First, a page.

spk02: Uh, thank you. And, uh, operator, one last question.
spk11: Next question comes from Justin Patterson from KeyBank. Please go ahead.
spk05: Great. Thank you. For us to build on just those final points around Angie, could you talk a little bit just around how SP satisfaction has changed with this new versus old cohort, and then perhaps just comment on some of the spending and retention differences you're seeing with them? Thank you.
spk14: Sure. So, again, one big indicator of satisfaction is bad debt rates and credit rates, which have been improving steadily and meaningfully relative to where we were in 2003. And in terms of retention, I guess it's important to think about, I'll focus on the LEED side for a second, about 60% of the pros have been with us greater than a year. That's a fantastic stat, I think. And those pros, the system, they figure out how to make the system work for their business. And, uh, we've figured out how to make the system work for our business. And that's, that's working. I think that where we've seen the most changes in the other 40%. So would you break down something with us a month, something with us three months, et cetera. Uh, and what that that's where we've had most of the, um, That's where we've had most of the volatility, and that's where most of the challenges and what we've done throughout the business have shown up. And what we're starting to see in that area is the younger pros are retaining better. And we measured that just on – sorry, you can measure retention, but you have to measure just cash collected in the first 28 days or 56 days or 90 days and those things improving. And when you see those things improving, those folks will make up a bigger portion of that – call that 40%, that's not greater than a year, and the other folks, and we'll build over time, and the other folks will make up a smaller portion of that, and we get to an overall healthier ecosystem of service professionals in the network. I'm not going to go through specific turn numbers or specific retention numbers, but they are generally in that area heading in the right direction, and the The better young ones, new ones, I should say, are replacing the more challenged older ones.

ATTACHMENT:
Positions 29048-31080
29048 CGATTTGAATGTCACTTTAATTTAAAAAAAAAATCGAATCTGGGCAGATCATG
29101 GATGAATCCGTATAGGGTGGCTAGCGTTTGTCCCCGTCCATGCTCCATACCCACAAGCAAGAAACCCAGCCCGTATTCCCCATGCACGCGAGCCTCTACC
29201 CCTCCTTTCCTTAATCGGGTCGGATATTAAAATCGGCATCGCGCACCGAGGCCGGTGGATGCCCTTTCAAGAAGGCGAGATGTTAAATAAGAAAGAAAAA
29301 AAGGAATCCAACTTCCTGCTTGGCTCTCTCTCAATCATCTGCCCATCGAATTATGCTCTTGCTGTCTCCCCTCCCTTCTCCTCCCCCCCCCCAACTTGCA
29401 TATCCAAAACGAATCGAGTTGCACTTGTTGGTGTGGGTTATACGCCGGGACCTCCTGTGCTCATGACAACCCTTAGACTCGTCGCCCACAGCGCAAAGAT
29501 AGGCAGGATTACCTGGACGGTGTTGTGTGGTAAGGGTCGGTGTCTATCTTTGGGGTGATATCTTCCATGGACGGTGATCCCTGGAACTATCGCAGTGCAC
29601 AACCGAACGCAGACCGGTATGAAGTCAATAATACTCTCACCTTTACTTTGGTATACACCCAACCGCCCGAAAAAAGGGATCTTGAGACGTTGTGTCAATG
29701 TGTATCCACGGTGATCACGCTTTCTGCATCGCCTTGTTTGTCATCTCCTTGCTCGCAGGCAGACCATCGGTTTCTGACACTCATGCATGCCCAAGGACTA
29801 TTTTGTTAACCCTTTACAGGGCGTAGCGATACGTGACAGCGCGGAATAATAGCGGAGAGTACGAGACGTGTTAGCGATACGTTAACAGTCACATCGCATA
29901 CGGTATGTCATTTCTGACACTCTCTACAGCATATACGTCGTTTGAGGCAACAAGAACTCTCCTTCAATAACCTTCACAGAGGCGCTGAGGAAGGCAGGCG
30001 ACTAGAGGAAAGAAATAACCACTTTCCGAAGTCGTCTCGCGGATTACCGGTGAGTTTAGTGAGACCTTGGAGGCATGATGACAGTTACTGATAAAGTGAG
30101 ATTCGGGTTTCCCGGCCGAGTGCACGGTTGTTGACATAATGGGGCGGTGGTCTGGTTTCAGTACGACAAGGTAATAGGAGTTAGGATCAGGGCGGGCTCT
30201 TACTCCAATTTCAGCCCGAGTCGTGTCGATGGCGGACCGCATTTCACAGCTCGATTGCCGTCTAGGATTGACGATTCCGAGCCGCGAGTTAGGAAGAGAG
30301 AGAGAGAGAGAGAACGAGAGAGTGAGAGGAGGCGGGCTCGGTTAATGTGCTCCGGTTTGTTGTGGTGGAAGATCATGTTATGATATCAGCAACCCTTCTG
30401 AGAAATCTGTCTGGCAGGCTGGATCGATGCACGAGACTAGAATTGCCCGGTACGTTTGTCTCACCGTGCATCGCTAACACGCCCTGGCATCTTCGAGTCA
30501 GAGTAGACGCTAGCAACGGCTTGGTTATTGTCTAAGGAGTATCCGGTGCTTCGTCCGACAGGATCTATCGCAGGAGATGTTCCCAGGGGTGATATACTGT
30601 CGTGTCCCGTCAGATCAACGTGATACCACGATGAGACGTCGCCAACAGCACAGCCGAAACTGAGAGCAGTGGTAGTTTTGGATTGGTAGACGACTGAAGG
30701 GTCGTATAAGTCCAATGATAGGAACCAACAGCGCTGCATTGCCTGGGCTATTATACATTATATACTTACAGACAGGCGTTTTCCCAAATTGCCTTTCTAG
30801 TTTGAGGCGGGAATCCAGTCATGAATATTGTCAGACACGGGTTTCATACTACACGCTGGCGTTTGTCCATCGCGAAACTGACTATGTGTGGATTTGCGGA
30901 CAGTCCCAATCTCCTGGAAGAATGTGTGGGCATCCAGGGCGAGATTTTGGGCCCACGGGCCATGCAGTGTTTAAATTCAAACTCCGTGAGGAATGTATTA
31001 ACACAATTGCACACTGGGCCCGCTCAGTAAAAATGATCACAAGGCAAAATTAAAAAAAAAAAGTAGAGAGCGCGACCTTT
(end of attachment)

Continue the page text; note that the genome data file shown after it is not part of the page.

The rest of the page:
spk02: Thank you. Well, we will wrap up the earnings call now. We thank all of you for joining and wish you a good day. Thank you. Thanks, everybody.
spk11: The conference has now concluded. Thank you for attending today's presentation. You may now disconnect.